Class of 2023: Justin Brooks dedicates legal career to expanding justice for all

Scales of Justice

By Amy Wolf
When Vanderbilt Law School student Justin Brooks was a boy living in the economically diverse Los Angeles suburb of Van Nuys, California, he was stirred by a crisis that many others sadly learned to ignore. And it changed the trajectory of his life.

Justin Brooks, JD’23, Vanderbilt Law School

“It was so common to see whole communities of homeless people on the street in the hot sun, with people just walking by them, not giving them any attention. That had a formidable impact on me at a young age,” Brooks said. “I felt so helpless to do anything about it as a kid, and I made a promise to myself that when I got older, I would dedicate my life to helping others.”

Brooks has been on a mission of compassion ever since, using his growing legal expertise to aid and empower victims of domestic violence and the economically disadvantaged.

“Even though there’s this promise in our Pledge of Allegiance that there should be ‘justice for all,’ that’s just not the reality on the ground,” he said.


While earning an undergraduate degree in criminology, and later working with an AmeriCorps legal advocacy program in California, Brooks traveled more than an hour each way to a courthouse in the middle of the desert to volunteer for a legal domestic violence project.

Justin Brooks and fellow law students attended Legal Aid Society intern training. (Submitted photo)

He helped victims of abuse apply for restraining orders and walked them through the often confusing legal paperwork for divorce, custody and child support.

“It was the most fulfilling work I’ve ever done helping these people who came in sometimes terrified. We couldn’t completely solve their problems, but they would leave feeling empowered,” he said.

Even during the COVID-19 pandemic, Brooks traveled to the Antelope Valley courthouse to help those who didn’t have access to computers.

He and a colleague helped set up an online course for people who could not afford an attorney, teaching them how to file certain forms and understand procedures to expand their access to the justice system.

“Helping advocate for people in this very foreign and sometimes even hostile legal system is so rewarding,” he said. “But teaching them to advocate for themselves, to assert their rights and find justice when they really needed it was the most rewarding.”


Brooks, a recipient of the E.M. Morgan Scholarship at the Law School, has volunteered as a court advocate in civil legal aid for underserved communities through the school’s Public Interest Office and helped lead the Vanderbilt Legal Aid Society.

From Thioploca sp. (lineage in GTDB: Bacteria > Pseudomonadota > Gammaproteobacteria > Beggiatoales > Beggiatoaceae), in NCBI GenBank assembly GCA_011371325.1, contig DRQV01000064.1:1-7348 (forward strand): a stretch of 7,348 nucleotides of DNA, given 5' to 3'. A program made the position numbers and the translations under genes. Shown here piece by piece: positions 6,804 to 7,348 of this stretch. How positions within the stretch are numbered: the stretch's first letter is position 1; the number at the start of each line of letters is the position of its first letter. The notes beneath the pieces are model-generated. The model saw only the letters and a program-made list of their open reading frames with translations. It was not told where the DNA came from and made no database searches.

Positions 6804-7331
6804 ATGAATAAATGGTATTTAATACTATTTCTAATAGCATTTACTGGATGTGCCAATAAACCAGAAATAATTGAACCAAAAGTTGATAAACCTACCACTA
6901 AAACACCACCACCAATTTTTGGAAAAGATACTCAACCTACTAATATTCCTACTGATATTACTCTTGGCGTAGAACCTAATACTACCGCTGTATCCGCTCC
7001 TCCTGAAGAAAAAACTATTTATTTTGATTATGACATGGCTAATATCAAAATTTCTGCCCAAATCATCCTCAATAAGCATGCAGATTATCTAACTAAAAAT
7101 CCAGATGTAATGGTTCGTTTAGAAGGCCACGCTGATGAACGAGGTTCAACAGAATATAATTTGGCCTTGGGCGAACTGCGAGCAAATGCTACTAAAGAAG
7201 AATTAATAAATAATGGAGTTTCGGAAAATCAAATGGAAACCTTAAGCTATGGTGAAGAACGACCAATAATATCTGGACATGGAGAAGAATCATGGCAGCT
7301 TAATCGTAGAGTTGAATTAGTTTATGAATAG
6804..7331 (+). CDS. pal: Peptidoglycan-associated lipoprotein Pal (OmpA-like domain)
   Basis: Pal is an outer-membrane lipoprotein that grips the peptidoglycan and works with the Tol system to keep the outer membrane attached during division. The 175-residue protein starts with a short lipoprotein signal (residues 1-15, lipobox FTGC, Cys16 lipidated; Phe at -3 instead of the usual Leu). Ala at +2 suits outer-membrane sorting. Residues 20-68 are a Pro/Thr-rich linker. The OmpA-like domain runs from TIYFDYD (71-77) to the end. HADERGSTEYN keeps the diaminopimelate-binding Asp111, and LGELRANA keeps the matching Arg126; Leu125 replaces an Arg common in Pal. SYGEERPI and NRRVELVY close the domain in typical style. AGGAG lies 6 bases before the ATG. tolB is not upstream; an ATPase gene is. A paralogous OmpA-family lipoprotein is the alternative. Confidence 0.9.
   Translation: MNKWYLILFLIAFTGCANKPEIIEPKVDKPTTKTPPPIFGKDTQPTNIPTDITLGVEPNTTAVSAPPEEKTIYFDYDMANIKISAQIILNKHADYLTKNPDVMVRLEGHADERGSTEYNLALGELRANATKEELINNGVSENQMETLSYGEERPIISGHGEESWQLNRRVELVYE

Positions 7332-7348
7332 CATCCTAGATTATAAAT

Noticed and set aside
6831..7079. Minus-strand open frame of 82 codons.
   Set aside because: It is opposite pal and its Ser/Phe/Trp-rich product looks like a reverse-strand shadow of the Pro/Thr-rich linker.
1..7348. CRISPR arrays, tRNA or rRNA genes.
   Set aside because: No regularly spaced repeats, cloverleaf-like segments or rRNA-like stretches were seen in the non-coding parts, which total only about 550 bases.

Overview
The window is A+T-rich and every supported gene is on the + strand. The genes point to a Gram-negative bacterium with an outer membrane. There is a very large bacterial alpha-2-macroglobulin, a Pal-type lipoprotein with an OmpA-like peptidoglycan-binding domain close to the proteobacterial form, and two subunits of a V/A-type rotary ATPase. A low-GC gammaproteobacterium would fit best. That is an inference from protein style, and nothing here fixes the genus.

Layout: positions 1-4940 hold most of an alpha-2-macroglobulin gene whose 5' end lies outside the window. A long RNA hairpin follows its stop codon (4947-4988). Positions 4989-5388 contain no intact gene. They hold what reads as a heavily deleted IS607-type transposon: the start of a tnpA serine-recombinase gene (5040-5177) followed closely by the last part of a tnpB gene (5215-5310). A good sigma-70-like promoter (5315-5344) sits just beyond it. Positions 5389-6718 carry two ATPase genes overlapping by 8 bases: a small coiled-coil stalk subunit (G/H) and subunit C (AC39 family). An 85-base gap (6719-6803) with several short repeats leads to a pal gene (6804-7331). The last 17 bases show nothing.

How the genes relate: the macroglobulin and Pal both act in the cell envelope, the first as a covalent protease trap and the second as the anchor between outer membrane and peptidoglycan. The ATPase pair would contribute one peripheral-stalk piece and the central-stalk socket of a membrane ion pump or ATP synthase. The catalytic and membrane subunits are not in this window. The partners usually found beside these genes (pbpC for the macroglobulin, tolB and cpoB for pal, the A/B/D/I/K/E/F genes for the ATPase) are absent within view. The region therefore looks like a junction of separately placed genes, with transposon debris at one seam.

Brooks also earned a fellowship in the Cal Turner Program for Moral Leadership at Vanderbilt. The program brings together student leaders from across the university’s graduate and professional schools to work with each other and the Nashville community. The goal is to come closer to finding solutions to moral issues such as justice, poverty, homelessness and racism, among others.

“By collaborating with students from so many other Vanderbilt programs, I learned a lot about seeing things from other people’s perspectives and how solutions can come from other areas beyond the law,” he said. “Working together is so much better than just throwing lawyers at a problem.”


Brooks’ passion for advocacy will continue after graduation. He received a prestigious position in the U.S. Department of Justice Honors Program and will work in the Access for Justice division.

“There is a crisis in our nation where people cannot afford legal representation. The Office for Access to Justice was created to address that problem,” he said.

Brooks explained that access to legal assistance is usually tackled at the local level by a mix of legal aid groups and public defenders’ offices. But they often lack resources and the benefit of shared knowledge.

“This is a consistent problem in every state. The Office for Access to Justice is putting all the resources of the federal government into addressing this problem at a nationwide scale,” he said. “It’s very ambitious, and I’m excited to be part of it.”



“For me that spark comes from working with clients and seeing the relief in their eyes when we’re able to help them. A lot of them feel so lost, like they cannot move on from their mistakes or circumstances.”


“Definitely the professors, especially the public interest professors at Vanderbilt—they’re incredible. I’m especially grateful to Assistant Dean Spring Miller because she’s so inspiring. When I felt lost, she would help calm me down and help me focus. I don’t think I would be where I am without her help.”


“To the Vanderbilt Law School community, remember that the law is a helping profession and that there are a lot of people out there that really need your help. As law students and future lawyers, you will be presented with opportunities to use your unique status, skills and power to empower people our society would otherwise ignore. And I hope that as you move forward in your careers, you take every opportunity you can to change our society so that justice finally becomes a universal right, not a privilege.”


“To me, Vanderbilt is possibility.”